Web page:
• Be kind with your words (no lying, gossiping, blaming, self-deprecation, etc)

    Remember the last time you were the topic of negative conversation? It doesn’t feel good so don’t do it to others. If you are always impeccable with your words, you will have no need to gossip about someone or lie (about anything). Keep these negative words from taking over your vocabulary including the self-deprecating words. If you are constantly telling yourself “I’m such an idiot” because you forgot one little thing or made one little mistake, pretty soon, everyone around you will view you as “such an idiot”. Mistakes happen…that’s why they are called that. Everyone makes them…shake it off, correct it to the best of your ability and move on.

  • Have a message worth listening to (would you want to listen to what you have to say?)

    Something as common place as announcing that dinner is ready is a message people want to hear. Even small talk is appropriate to the right listener.

  • Speak to your listener at appropriate times and in the appropriate setting(s)

    Does this even need more explanation? Obviously, you don’t want to speak to someone about a very personal matter in very public place. If your potential listener appears to be already engaged (in a book, at work, on a computer, etc), ask them if this is a good time to talk. If not, be respectful of their time and schedule. It’s OK to inquire as to when might be a better time. This is the “environment” part of communication.

As a listener, you can control how you listen. You can listen and pay attention to what is being said to you or you can let your mind wander. Try some of these ideas to become a better listener:

  • Body language (see above…all the same stuff applies, right?) 🙂

    As the listener, you can also use prompting body language such as a nod or eyebrow raise or smile to let the speaker know that you are listening (and, hopefully, understanding).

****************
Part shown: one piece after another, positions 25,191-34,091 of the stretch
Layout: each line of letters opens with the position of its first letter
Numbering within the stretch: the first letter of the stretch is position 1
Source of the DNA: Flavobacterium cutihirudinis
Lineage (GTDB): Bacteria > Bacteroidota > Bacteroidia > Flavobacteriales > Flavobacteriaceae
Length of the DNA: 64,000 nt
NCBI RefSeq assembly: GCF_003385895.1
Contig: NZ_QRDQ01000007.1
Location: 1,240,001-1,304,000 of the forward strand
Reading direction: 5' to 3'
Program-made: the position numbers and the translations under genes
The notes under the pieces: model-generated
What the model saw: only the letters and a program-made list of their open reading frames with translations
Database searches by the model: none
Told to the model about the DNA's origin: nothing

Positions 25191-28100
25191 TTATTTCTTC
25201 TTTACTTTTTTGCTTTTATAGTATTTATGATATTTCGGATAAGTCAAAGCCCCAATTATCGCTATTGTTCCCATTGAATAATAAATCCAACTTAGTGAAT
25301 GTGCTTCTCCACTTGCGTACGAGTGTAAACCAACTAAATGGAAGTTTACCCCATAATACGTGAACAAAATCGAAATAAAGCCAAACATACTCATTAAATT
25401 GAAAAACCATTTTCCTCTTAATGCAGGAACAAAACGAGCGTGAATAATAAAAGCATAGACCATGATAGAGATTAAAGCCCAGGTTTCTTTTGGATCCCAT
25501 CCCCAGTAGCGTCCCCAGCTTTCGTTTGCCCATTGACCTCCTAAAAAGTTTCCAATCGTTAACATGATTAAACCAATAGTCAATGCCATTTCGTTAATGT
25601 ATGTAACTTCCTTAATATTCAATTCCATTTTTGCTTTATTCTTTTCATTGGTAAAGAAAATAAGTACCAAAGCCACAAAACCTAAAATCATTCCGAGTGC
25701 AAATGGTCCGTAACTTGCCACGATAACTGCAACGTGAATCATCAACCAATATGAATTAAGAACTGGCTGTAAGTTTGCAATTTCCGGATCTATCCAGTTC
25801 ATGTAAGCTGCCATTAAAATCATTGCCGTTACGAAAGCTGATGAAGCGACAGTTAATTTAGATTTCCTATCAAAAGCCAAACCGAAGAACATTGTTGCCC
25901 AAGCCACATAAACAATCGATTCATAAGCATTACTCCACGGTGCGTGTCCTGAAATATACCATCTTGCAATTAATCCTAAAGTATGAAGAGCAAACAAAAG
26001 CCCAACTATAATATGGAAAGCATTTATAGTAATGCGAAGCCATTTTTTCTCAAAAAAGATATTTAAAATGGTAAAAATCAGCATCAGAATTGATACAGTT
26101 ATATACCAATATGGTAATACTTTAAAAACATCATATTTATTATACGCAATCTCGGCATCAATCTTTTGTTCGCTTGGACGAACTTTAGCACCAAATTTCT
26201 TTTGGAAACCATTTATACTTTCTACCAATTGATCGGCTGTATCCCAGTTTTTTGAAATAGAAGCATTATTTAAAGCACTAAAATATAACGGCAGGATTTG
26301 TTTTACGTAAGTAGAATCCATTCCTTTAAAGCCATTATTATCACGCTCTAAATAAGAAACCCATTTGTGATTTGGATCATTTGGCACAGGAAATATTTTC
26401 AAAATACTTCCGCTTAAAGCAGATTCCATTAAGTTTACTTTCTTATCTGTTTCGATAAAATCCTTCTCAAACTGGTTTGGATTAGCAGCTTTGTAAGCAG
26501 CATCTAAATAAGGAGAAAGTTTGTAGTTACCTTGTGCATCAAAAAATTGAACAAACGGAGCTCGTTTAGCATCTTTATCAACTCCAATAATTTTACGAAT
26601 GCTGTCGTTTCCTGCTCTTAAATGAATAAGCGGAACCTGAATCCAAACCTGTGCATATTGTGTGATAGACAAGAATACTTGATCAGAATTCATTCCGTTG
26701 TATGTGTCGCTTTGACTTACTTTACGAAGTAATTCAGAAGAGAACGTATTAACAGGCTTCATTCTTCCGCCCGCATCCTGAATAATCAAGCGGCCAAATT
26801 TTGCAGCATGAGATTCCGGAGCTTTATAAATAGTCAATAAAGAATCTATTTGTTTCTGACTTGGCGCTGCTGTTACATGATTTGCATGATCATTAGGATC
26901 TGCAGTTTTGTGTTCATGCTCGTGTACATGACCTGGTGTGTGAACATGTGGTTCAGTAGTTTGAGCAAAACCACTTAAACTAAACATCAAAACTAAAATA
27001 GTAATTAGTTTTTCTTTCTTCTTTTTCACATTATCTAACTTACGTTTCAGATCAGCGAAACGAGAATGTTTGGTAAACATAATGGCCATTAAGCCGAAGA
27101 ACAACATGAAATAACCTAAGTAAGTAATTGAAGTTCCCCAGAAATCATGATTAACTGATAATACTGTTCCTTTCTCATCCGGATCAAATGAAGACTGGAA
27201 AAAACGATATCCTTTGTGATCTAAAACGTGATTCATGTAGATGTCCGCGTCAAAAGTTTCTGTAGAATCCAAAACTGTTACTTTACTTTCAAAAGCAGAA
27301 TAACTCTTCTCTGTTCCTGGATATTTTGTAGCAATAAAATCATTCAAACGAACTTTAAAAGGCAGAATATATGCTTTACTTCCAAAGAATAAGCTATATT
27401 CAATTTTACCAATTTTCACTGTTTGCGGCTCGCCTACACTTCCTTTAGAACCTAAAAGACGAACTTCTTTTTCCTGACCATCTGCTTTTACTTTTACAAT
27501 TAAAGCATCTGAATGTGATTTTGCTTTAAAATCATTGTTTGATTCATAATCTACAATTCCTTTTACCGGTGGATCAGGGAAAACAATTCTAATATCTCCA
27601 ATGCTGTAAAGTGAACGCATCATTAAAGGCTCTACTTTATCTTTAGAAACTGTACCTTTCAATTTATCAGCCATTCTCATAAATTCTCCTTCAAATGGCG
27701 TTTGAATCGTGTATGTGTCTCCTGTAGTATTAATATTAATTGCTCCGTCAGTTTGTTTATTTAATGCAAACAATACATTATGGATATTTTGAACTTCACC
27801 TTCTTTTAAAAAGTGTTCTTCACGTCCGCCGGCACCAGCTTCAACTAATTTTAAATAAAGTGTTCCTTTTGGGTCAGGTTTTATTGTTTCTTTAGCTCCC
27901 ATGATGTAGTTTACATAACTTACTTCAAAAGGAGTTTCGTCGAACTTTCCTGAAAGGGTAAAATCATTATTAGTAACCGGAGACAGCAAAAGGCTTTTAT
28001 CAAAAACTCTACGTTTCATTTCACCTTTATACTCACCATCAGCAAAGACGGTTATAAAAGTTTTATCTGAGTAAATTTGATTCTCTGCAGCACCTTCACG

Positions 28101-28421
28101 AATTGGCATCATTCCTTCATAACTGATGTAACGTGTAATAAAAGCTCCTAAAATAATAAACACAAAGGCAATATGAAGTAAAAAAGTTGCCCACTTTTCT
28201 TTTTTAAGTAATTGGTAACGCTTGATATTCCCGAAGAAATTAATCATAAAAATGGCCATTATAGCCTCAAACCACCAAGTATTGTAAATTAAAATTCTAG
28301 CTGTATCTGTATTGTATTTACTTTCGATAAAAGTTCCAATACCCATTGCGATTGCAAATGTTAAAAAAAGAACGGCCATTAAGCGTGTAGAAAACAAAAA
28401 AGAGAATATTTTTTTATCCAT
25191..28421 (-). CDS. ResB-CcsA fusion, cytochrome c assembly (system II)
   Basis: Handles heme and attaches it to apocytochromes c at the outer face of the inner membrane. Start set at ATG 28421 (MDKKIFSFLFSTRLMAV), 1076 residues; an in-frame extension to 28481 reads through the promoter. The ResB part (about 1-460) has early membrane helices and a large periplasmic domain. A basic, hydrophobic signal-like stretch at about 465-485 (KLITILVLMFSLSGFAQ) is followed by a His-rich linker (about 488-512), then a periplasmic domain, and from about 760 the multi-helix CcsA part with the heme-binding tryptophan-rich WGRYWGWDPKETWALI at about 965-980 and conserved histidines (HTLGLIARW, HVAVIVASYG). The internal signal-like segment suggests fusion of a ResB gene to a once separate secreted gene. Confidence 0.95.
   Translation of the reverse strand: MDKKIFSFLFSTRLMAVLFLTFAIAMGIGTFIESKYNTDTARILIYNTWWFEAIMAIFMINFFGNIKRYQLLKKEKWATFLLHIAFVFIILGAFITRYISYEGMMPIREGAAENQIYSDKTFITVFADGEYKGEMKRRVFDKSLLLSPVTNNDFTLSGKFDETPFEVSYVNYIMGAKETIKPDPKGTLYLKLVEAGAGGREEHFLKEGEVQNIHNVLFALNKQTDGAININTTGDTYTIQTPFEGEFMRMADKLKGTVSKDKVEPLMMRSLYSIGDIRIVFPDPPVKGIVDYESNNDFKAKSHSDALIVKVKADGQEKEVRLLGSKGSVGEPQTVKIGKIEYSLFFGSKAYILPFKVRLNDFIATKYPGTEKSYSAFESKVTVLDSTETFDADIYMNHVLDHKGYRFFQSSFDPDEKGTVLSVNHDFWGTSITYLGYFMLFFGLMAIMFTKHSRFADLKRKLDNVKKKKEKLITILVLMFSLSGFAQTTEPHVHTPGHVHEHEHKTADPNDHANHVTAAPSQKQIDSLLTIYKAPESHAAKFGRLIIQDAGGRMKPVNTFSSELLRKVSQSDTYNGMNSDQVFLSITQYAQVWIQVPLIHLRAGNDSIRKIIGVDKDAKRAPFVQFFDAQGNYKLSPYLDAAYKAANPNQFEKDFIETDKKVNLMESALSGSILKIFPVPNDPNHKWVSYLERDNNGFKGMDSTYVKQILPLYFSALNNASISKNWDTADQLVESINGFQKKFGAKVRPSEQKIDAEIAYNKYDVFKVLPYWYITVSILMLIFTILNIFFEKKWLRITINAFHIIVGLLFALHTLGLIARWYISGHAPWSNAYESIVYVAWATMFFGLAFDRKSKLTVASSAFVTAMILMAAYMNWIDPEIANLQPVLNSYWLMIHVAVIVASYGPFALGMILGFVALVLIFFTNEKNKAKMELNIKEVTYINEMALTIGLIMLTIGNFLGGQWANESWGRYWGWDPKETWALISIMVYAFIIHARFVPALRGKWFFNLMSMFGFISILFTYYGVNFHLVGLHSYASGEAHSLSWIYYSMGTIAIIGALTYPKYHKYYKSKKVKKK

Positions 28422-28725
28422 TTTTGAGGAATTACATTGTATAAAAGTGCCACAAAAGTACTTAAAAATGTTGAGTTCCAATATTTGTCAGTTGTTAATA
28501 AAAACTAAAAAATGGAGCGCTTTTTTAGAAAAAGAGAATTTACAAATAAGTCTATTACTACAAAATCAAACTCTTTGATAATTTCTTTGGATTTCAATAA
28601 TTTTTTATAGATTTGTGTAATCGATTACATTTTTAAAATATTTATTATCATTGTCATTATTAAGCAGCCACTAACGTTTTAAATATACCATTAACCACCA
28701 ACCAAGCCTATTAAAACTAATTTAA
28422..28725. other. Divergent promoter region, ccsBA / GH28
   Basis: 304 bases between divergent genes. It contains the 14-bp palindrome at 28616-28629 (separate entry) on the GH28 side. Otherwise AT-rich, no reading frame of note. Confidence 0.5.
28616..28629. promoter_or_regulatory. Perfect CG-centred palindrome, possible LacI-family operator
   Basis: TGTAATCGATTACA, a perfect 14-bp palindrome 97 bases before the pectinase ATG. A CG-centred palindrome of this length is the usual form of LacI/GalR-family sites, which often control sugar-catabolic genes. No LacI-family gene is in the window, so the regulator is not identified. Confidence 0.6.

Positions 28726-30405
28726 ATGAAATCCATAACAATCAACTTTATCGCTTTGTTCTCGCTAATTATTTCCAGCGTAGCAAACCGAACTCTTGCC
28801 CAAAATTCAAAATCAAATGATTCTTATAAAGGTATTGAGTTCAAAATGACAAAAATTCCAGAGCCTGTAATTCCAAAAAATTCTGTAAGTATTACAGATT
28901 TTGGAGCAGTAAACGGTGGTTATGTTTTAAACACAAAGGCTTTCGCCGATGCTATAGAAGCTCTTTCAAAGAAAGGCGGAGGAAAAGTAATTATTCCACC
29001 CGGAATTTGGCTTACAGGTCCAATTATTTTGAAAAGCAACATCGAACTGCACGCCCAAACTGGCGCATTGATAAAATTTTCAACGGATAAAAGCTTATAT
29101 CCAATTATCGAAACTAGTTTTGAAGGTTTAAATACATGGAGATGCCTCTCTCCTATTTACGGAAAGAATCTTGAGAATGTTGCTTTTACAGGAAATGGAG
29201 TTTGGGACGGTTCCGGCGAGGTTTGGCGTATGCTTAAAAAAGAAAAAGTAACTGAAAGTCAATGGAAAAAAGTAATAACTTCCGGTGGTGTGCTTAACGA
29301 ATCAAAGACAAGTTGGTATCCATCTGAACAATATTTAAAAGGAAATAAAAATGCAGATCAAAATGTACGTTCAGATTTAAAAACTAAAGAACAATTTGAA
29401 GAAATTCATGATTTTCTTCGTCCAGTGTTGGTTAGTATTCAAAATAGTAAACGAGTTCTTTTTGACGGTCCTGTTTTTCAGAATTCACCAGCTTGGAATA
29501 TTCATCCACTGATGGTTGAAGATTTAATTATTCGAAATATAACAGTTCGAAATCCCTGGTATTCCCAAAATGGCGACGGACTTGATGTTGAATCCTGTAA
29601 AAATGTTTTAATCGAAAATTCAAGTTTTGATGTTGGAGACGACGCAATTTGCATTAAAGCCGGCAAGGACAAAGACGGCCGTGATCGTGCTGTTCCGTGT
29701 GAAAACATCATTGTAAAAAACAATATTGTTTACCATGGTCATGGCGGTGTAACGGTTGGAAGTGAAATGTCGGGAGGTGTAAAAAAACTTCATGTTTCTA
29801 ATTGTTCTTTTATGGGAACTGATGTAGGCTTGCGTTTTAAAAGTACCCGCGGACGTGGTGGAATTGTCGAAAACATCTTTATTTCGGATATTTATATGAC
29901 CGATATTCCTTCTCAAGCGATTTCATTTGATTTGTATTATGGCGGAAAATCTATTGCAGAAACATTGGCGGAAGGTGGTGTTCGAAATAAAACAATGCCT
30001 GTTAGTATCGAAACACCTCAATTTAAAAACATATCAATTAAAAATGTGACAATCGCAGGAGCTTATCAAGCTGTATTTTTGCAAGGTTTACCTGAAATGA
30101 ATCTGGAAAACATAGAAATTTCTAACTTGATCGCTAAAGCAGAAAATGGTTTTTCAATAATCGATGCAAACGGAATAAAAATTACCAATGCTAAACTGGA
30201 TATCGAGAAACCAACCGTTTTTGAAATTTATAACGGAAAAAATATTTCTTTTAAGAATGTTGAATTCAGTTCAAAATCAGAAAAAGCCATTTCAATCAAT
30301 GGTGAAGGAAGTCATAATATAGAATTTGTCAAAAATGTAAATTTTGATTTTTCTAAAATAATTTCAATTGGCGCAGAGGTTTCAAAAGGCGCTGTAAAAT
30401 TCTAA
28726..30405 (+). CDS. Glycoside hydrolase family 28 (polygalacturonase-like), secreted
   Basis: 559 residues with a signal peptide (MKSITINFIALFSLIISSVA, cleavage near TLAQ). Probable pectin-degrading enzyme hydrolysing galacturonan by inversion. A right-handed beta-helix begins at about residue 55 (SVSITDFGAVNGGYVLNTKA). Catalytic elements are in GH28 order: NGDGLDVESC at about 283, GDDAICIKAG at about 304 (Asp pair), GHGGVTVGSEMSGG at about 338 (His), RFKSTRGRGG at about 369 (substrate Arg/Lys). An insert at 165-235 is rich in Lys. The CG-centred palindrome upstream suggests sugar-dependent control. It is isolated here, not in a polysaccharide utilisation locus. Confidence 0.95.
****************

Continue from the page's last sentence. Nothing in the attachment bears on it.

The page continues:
• Try to listen without interjecting or interrupting.

    Interrupting someone speaking to you sends a message to them that you don’t care enough about what they are saying to listen fully and it can cause them to lose their train of thought. Make mental notes if clarification is needed and then, at a moment that seems appropriate (a pause or a facial expression that seems to invite questions or comments), ask your questions or make your comment. Remember, when you are the speaker, you don’t care to be interrupted so afford the same courtesy when you are the listener. You can, however, use minor verbal cues such as “uh-huh”, “hmmm”, or “I understand” to let the speaker know you are listening and paying attention.

  • Focus on what the speaker is saying right now, not what you expect them to say next.

    Try to stay focused on the subject at hand. Let the speaker express his ideas fully before moving on to a new subject. Try not to interject your own experiences as it can tend to invalidate the experience the speaker is trying to share with you. Ask good questions to prompt continued conversation and show that you are interested in what is being said.

  • Exhibit patience when listening

    Don’t use gestures and tics such as finger or pencil tapping, looking at your watch or smart phone, or gazing aimlessly, focused on anything except the speaker. This is a clear signal that you good give two shakes about what’s being said. Even if you don’t really give two shakes about what is being said, there are polite ways to end a conversation and exhibiting rude behaviors isn’t one of them.

Is this an exhaustive list of how to communicate? Not even close..barely even scratched the surface here. And the whole point I wanted to make is that maybe you (or your loved one) isn’t hard of hearing or in need of hearing aids. Maybe you’ve just lost your ability to communicate and you’re tuning each other out. Practice active listening skills and speaking skills and see if you don’t have some improvement in your ability to “hear” each other. If that doesn’t work and there are still too many “what did you say”s in your conversations, get your hearing tested by an audiologist.

If you have ideas to share about how to be a better communicator, use the social media share buttons and share your viewpoint. If you found this interesting, please feel free to share it with someone you love (or someone you want to send a passive message to…lol).

Share This Article:
Facebooktwitterredditpinterestlinkedin